Fifty years ago today, Civil Rights Leader Martin Luther King Jr. was assassinated in Memphis outside the Lorraine Motel room where he and his friends and advisors were working on their crusade against poverty.
King welcomed people of all creeds and races, even poor whites, to the fight against poverty, which he saw as one of three great evils gripping America alongside racism and war. Those who struggle against the injustice of a system that seems stacked against them lost a potent champion when the assassin’s bullet struck King down.
King had already enjoyed significant progress in opposing racism and promoting Civil Rights though his non-violent approach to civil disobedience and protest against unequal treatment of black Americans. But by his reckoning, the evils of racism, poverty and war were intertwined, and he was determined to oppose them all.
“We aren’t going to get rid of one without getting rid of the other,” King is quoted during the HBO documentary, “King in the Wilderness,” about the final chapters of the renowned Civil Rights leader’s life and work.
On the anniversary of the loss of a man poised to lead a movement that promised to deliver all Americans from the indignity and misery of poverty, America is more financially unbalanced than ever.
In testimony to The Brookings Institution, nonresident senior fellow Melissa S. Kearney reports that between 1947 and 1975, families in the bottom 20 percent saw their income grow by 90 percent. Income growth was 86 percent for families in the top five percent.
Between 1975 and 2010, families in the bottom 20 percent saw their income increase by 3.7 percent while those in the top five percent saw an average income gain of 57 percent.
Perhaps that trend might have been curbed had King lived to see his “Poor People’s Campaign,” and create a tent city on the National Mall, that would, as described in The Nation in 2010, “dramatize the reality of joblessness and deprivation by bringing those excluded from the economy to the doorstep of the nation’s leaders.”
Instead, if anything, that trend has continued to accelerate in the new century, unchecked by either Democratic or Republican leadership. The nation’s ability to come to grips with this issue, as well as others, has been crippled by a simultaneous consolidation of broadcast and print media properties Americans have long depended on to take stock of, debate and inform the solutions to the nation’s ills.
As greater wealth has concentrated at the top, so has the ownership of newspapers, radio and television broadcasters.
The Providence Journal has continued to lose veteran reporters following its acquisition by Gatehouse Media, which hardly paused after in its continual purchase of news properties.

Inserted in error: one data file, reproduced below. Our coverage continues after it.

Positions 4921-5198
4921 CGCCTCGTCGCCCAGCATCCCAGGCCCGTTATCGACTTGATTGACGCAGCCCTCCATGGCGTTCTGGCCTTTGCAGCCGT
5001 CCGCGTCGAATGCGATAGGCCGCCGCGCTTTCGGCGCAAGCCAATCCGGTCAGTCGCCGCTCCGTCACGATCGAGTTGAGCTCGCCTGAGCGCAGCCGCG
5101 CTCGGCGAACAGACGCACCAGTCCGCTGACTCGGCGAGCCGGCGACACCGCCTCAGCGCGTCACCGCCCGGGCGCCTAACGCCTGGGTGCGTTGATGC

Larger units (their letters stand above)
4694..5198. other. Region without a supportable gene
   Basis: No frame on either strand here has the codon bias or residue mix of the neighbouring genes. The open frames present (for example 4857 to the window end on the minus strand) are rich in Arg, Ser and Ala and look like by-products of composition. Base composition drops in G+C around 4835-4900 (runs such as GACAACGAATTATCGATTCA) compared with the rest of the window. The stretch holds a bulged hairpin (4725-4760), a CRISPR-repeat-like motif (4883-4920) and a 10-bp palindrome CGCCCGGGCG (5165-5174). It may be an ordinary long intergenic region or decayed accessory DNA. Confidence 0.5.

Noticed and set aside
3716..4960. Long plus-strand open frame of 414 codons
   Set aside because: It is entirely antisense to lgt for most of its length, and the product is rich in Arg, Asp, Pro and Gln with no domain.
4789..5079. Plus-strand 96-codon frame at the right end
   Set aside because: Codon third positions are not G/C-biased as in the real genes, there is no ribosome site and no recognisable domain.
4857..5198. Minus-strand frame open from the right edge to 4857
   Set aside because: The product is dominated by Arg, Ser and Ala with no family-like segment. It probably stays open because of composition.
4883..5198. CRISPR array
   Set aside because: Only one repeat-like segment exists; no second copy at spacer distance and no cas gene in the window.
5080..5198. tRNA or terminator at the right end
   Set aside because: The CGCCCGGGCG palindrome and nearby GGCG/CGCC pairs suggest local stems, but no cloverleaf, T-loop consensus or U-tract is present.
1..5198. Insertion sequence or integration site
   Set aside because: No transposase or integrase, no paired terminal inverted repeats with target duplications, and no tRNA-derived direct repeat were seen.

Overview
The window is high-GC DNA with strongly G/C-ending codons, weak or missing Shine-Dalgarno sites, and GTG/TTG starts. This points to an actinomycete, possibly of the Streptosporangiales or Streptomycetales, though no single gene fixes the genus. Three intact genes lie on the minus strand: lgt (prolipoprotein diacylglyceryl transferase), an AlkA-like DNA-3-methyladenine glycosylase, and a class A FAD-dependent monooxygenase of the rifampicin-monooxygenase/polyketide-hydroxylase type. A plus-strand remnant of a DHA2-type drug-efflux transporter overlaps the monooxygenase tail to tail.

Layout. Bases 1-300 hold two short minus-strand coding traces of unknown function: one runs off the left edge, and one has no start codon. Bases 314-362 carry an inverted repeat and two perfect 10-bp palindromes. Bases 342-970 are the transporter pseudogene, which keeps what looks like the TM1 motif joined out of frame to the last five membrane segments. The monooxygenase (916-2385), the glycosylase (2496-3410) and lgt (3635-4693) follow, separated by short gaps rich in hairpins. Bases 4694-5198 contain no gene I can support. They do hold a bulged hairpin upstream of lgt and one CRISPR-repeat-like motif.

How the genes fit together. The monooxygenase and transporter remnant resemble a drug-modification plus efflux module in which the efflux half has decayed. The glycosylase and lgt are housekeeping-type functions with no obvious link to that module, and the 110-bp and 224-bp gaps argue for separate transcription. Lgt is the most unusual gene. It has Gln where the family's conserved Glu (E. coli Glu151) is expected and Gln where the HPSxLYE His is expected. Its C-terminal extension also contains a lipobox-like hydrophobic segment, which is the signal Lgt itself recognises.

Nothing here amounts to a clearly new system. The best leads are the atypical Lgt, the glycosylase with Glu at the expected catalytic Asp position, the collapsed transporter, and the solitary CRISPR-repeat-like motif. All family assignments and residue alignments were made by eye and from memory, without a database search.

New Media Investment Group Inc., the New York-based holding company that controls GateHouse, has spent hundreds of millions acquiring newspapers since 2014. It is owned by Fortress Investment Group, in turn owned by Japanese multinational firm SoftBank Group, according to a bizjournals.com report.
Sinclair Broadcasting, which owns more than 190 TV stations, added WJAR 10 to its collection in 2014. Channel 10 anchors were among several nationwide directed to recite a speech warning against “biased and false news,” illustrated by a recent video produced by Deadspin. The speech, cloaked in the form of a public service announcement, has been criticized as a mass-produced piece of propaganda. The language closely follows the theme of President Donald Trump’s recent attacks on mainstream media.
A report from Reuters notes Sinclair is seeking to extend its reach, and its recently demonstrated power to compel local news reporters to speak in its voice, with the purchase of Tribune Media Co.’s 42 TV stations in 33 markets, stretching to 72 percent of American homes.
Opposition to the expansion from the Oval Office is unlikely.
“So funny to watch Fake News Networks, among the most dishonest groups of people I have ever dealt with, criticize Sinclair Broadcasting for being biased. Sinclair is far superior to CNN and even more Fake NBC, which is a total joke,” Trump wrote on Twitter.
The equality King strove for five decades ago seems further from our grasp than ever, but it’s not beyond our reach. The FCC must be pressured to halt the consolidation of broadcast media. Longer term, the 2018 midterm elections present the best hope to begin to turn the tides pushing against a fair shot at prosperity and an equal voice for all Americans.
The work of undoing the past 50 years of neglect can begin by keeping King in mind throughout our lives as citizens, and not just during the anniversaries of his accomplishments and loss. But if a date for remembering him is really necessary, election day in 2018 would be a much more fitting one.